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  5. "Glè mhath. Tha beagan Gàidhl…

"Glè mhath. Tha beagan Gàidhlig agam."

Translation:Very good. I have a little Gaelic.

January 2, 2020

17 Comments


https://www.duolingo.com/profile/nicdhaibhidh

Is there a way to differentiate in Gaelic between "I have A little Gaelic" (which has a mildly positive connotation) and "I have LITTLE Gaelic (which is rather less positive, somewhat apologetic, almost). Tapadh leibh.


https://www.duolingo.com/profile/balrogboogie

what's the reason for the change here? why isn't it "Tha Gàidhlig bheag agam"


https://www.duolingo.com/profile/silmeth

beagan Gàidhlig means ‘a little Gaelic’ as in ‘a little bit of Gaelic’, ‘Gaelic, but not much of it’, ‘some Gaelic’

Gàidhlig bheag would mean ‘a little Gaelic’ as in ‘Gaelic that is not too big’, ‘a tiny singular Gaelic that never grew big’

not quite the same things, though both can be expressed by ‘a little Gaelic’ in English. ;-)


https://www.duolingo.com/profile/Dancerten

Ah, so beagan = a little (amount)

And bheag = little (size)

?


https://www.duolingo.com/profile/silmeth

Yes, beagan means a little amount as is a noun, beag (in its basic form without lenition – it gets lenited to bheag when attributing feminine nouns) is an adjective meaning little, small.


https://www.duolingo.com/profile/JohnEdding

Also, beagan and beag seem to have a different word order. Beag comes after the noun, but beagan comes before.


https://www.duolingo.com/profile/silmeth

That’s because beag is a regular adjective, it attributes a noun and comes after it. beagan, as I wrote, is a noun, so beagan Gàidhlig means literally a-little-amount of-Gaelic or littleness of-Gaelic.

Here beagan a little amount is a noun being attributed by Gàidhlig (genitive of Gàidhlig, in older language it’d be Gàidhlige, but in modern speech the -e ending is dropped in multisyllable words).


https://www.duolingo.com/profile/CIMacAonghais

Hey, beagan is a different (but related) word meaning "a little".


https://www.duolingo.com/profile/LinaRockma

Why does it not tranlate" I know a little Gaelic"?


https://www.duolingo.com/profile/Tracy745352

I was definitely taught in Gaelic class by a native speaker " Tha Gaidhlig beagan agam"


https://www.duolingo.com/profile/rstruempf

Is this describing how much Gaelic i can speak? If so, the English translations are very poor. No one would ever say, "How much French do you have?" "I have a little French". Learning a language has to include translation, not just transliteration. A 30 year old electronic dictionary could do that


https://www.duolingo.com/profile/ionnsaiche

I'll be sure to tell my 80-year old neighbors, who have never been outside of the state we're in, that "nobody would ever say that" the next time they tell me I should meet their grandchild who "has a little bit of the Spanish".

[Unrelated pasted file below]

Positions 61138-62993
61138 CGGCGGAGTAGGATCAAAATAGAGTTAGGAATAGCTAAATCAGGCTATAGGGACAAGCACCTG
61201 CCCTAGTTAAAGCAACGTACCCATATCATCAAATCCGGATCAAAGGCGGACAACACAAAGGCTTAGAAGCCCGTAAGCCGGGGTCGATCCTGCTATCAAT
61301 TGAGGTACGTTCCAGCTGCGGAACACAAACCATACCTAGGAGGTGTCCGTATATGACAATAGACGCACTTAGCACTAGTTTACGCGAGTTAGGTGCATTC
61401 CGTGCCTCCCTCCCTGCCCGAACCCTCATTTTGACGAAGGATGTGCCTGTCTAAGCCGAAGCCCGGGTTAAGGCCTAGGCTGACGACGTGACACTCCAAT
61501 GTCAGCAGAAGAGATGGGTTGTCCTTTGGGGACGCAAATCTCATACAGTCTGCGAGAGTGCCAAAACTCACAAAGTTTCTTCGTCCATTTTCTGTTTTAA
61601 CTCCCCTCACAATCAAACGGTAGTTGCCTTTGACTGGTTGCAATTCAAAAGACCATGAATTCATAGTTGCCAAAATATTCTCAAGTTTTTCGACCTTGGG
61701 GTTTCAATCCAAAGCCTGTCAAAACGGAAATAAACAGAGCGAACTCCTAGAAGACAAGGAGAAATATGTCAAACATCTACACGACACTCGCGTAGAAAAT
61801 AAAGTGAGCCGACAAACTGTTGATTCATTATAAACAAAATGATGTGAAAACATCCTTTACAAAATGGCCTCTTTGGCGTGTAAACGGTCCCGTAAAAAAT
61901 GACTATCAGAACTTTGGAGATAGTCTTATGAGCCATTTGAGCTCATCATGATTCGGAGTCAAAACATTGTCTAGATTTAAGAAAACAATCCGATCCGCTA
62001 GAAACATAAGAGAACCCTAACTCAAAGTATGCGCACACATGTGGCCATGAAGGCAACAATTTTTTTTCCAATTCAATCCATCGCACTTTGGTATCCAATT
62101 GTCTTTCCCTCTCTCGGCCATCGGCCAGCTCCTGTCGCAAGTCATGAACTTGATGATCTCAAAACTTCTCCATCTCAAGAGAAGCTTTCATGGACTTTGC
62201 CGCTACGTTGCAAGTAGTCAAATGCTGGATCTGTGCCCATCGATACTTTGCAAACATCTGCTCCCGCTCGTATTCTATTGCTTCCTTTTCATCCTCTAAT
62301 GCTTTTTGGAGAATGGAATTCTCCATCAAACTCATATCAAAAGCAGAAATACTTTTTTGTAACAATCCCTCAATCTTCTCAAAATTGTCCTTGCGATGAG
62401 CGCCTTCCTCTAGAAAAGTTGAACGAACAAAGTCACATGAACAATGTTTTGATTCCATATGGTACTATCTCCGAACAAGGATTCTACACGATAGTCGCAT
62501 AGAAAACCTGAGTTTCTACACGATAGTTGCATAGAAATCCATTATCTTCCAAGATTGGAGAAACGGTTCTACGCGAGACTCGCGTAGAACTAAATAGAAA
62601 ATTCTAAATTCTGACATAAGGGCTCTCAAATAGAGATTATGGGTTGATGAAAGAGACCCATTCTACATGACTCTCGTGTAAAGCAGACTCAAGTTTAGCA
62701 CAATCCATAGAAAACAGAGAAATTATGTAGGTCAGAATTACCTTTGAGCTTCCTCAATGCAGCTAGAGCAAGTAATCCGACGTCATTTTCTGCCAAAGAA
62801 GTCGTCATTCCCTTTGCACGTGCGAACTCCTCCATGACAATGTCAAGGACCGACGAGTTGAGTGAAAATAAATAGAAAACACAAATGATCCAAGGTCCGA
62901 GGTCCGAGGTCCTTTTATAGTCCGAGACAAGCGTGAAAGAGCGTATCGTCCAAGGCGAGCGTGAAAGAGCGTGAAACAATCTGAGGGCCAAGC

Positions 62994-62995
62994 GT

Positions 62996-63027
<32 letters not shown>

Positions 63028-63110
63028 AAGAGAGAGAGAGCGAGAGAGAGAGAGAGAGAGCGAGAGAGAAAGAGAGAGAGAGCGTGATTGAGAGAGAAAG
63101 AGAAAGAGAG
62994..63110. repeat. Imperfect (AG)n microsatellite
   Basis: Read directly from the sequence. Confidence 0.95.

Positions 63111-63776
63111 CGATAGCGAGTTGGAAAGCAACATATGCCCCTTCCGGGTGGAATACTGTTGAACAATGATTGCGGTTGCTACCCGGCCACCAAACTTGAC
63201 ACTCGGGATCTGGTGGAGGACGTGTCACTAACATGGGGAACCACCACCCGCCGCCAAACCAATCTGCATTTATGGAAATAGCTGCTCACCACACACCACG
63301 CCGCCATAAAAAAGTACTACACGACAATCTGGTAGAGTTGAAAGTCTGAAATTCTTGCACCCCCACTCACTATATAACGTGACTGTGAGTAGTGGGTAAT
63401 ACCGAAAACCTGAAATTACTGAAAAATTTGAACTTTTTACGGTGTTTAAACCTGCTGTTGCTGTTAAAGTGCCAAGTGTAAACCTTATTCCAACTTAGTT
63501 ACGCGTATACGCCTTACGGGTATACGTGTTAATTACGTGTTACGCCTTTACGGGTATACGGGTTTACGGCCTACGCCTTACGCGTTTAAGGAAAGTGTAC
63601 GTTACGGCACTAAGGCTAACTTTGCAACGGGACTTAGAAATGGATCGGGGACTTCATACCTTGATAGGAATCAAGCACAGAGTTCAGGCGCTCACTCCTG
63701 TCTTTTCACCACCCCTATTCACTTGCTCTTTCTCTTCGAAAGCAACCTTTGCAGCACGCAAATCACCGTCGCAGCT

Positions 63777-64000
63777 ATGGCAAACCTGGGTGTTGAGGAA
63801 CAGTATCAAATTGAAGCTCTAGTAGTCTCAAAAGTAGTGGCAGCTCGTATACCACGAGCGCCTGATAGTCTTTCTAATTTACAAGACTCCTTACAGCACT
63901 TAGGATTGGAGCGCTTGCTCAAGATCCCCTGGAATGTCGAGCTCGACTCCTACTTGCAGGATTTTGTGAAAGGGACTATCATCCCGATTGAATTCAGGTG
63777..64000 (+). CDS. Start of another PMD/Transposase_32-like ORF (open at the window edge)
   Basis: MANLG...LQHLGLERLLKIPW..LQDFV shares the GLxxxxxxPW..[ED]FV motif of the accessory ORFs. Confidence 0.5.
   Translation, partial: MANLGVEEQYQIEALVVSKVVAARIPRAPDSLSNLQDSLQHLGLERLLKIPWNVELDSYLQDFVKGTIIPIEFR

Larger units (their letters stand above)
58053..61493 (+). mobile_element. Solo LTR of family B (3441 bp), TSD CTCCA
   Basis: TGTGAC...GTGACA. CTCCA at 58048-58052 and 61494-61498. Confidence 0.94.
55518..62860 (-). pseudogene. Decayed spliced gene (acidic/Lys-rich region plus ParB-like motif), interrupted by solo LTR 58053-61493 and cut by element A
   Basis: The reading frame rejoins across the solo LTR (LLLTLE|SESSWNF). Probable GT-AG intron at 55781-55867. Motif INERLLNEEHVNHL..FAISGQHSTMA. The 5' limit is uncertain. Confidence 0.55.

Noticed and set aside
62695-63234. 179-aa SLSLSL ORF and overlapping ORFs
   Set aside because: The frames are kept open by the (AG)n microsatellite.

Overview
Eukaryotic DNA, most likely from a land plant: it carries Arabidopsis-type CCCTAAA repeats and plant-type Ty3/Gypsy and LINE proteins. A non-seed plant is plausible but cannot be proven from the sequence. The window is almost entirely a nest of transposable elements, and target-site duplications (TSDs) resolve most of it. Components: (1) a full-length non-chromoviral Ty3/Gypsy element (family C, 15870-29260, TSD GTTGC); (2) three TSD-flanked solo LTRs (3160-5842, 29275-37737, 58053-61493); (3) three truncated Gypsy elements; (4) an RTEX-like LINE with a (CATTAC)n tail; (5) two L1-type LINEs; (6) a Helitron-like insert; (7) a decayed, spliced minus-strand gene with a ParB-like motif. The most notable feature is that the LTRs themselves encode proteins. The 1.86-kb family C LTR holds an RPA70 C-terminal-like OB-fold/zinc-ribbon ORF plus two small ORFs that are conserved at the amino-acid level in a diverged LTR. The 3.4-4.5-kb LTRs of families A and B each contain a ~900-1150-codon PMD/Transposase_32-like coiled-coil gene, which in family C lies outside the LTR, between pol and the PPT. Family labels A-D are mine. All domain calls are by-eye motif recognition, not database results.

Yes, people would and do say that


https://www.duolingo.com/profile/rstruempf

Does it mean that they have some Spanish blood, or that they speak a little Spanish? If the latter, and someone does say that, it is apparently a very local idiom. I've lived all over the U.S. and in multiple other countries and have never heard "having a little " or anything close to it mean that they speak a little.


https://www.duolingo.com/profile/ionnsaiche

It means they speak it. You can walk into practically any Mexican restaurant in rural America and hear it said.

Edit: more precisely, it means they have it. They may not speak it but they can write it, they may not be able to write it but they can understand it, etc. To equate it with "speaking" it is problematic in itself.


https://www.duolingo.com/profile/rstruempf

Se habla, y fue a la escuela secondaria en Mexico, pero nunca he oido "tengo un poco de espanol".

Regardless, if what we learn from Duo is broken and ambiguous, it hurts us more than it helps. The translation should relay the actual meaning of the statement, which I believe in this case is simply the Gaelic way of saying "they speak a little..."

Imagine if French was translated from "Il fait froid" to "it does cold". We could probably get used to it, since many languages use that form, but someone learning English would not be served well by learning that translation.


https://www.duolingo.com/profile/ionnsaiche

What does going to school in Mexico have to do with anything? And why would anyone use that construct in Spanish? All I said was "in practically any Mexican restaurant in rural America".

"Hey Sally, are you ordering for all of us?” "why are you asking her?" "Cause she's got some of the Spanish from school".

It's a construct used, literally, across the rural US. I used the example of a Mexican restaurant because it's the most common example for much of the country. You're almost guaranteed to hear it once a day in pretty much any given small town if you listen to the customers.

For that matter, if you pay attention in Canada you'll hear American tourists use it. I was in a bar in Ottawa and heard an American ask two young women what was being said on the television. "Why are you asking us?" "Ain't all you Canadian girls got some of that there French?"


https://www.duolingo.com/profile/cole263524

I think the tranalation should be " Very well. I speak a little gaelic" gaelic using this to say that versus the literal tranalation

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